It’s not so common that I have the pleasure of watching a film of this kind from this era for the very first time but be assured The Visitor is anything but a common experience. I had been eyeing this cult obscurity up for some time under the alternative title of Stridulum via Code Red in the USA when I heard the fantastic news that Arrow were releasing it on Region 2 DVD and Blu-Ray over here for the first time. The trailer had been doing the rounds and had left people saying how they simply had to see this once they had picked their jaws up off the floor and as far as the complete movie is concerned you are in for one hell of a psychotronic viewing experience with this one.
Director Giulio Paradisi only actually made five films, The Visitor (1979) being the Italian’s third. I can’t say I know any of the others and they appear to be comedy orientated although Spaghetti House (1982) would certainly be of interest set around the Knightsbridge restaurant siege of 1975. Italian genre fans will however be much more au fait with the film’s original writer Ovidio G. Assonitis who was responsible for involvement as director / producer on many a classic including Beyond The Door, Tentacles and Piranha 2 There is absolutely nothing obscure about the cast list of The Visitor, it is absolutely fantastic and includes Franco Nero, Mel Ferrer, Lance Henriksen, Glenn Ford, John Houston, Shelly Winters and even Sam Peckinpah in one of his rarer in front of camera forays. If that doesn’t make you intrigued nothing will.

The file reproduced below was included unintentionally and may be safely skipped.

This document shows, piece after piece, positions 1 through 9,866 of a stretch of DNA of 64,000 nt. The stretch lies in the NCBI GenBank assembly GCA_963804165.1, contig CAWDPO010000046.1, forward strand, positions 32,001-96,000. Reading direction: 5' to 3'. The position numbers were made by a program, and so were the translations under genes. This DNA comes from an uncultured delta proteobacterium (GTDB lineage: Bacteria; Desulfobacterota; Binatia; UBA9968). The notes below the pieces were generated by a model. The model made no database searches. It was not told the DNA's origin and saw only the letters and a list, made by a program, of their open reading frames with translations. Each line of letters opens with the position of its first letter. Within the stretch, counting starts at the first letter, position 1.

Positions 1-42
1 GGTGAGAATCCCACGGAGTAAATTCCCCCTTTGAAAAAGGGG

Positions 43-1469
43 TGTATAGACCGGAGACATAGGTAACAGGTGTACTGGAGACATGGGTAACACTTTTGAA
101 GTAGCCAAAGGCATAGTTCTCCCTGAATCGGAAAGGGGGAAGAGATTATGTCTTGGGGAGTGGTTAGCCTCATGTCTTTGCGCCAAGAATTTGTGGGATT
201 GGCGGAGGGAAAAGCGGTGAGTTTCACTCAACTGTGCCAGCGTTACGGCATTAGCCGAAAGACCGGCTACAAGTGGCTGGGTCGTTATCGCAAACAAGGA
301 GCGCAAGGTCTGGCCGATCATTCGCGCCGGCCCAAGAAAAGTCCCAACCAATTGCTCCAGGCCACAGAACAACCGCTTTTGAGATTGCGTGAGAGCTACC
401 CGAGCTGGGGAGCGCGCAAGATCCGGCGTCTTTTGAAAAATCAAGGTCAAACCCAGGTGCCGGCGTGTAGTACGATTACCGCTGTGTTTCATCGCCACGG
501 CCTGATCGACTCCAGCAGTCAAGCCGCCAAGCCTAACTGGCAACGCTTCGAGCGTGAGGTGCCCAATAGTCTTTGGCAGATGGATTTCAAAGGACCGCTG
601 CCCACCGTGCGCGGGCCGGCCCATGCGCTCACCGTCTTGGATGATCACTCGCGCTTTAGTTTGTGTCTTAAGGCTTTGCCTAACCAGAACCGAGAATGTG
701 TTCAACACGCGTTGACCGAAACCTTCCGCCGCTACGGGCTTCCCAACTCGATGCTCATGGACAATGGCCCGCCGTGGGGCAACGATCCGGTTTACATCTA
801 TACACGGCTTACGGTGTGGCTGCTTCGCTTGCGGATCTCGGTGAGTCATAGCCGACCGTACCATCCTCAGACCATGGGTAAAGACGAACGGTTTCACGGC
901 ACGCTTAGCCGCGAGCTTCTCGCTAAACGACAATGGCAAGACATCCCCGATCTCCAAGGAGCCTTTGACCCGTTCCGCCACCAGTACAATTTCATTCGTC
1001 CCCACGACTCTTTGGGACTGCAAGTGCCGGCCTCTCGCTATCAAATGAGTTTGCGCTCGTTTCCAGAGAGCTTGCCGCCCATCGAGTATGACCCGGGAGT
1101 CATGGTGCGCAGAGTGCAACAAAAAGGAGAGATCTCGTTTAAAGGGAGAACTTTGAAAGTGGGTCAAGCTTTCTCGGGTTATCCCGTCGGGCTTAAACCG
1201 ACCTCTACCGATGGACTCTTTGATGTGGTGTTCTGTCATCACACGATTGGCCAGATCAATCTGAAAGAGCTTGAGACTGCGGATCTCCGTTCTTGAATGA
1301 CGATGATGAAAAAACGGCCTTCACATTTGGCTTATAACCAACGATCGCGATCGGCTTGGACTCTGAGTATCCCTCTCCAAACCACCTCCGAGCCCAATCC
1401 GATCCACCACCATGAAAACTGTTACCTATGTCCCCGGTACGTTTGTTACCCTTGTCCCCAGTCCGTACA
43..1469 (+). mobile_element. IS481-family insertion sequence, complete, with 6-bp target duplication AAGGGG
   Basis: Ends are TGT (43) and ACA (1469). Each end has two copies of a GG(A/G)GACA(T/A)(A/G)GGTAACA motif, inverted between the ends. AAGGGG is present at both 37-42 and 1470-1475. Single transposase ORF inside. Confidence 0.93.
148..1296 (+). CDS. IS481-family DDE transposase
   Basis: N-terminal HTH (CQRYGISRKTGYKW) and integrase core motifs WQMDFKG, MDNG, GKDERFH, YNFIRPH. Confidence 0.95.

We start off in very psychedelic scenes on an alien planet and the convoluted story is somewhat explained. Apparently a really evil alien ended up on earth and impregnated lots of women before finally being killed. It is the children of these women that have special powers and must be hunted down and the women themselves must be prevented from getting pregnant again. There are two sides, an evil corporate one who want to propagate the species and another strange cult like outfit who want to stop it spreading and protect those already affected. That is it in a nutshell and although many look upon the film as nonsensical and beyond comprehension it really is not that difficult to follow at all, even on a first viewing. Those who sat through the likes of Liquid Sky (1982) and early Jodorwosky efforts should find it a breeze. Speaking of Jodorowsky he is one of the many film makers I am reminded of here. The good side all played in white and with all the children completely bald and a picture of innocence, are looked over by the cultish figure of Franco Nero (perfect for the role). His part although unbilled is credited as Christ and you can take it on board that he is and the evil alien is the Devil, or that this is simply that age old tale of good vs evil. It drew a lot of parallels to both other films and literature; I had actually by chance just finished reading Arthur C Clarke’s classic Childhood’s End which resonated deeply here.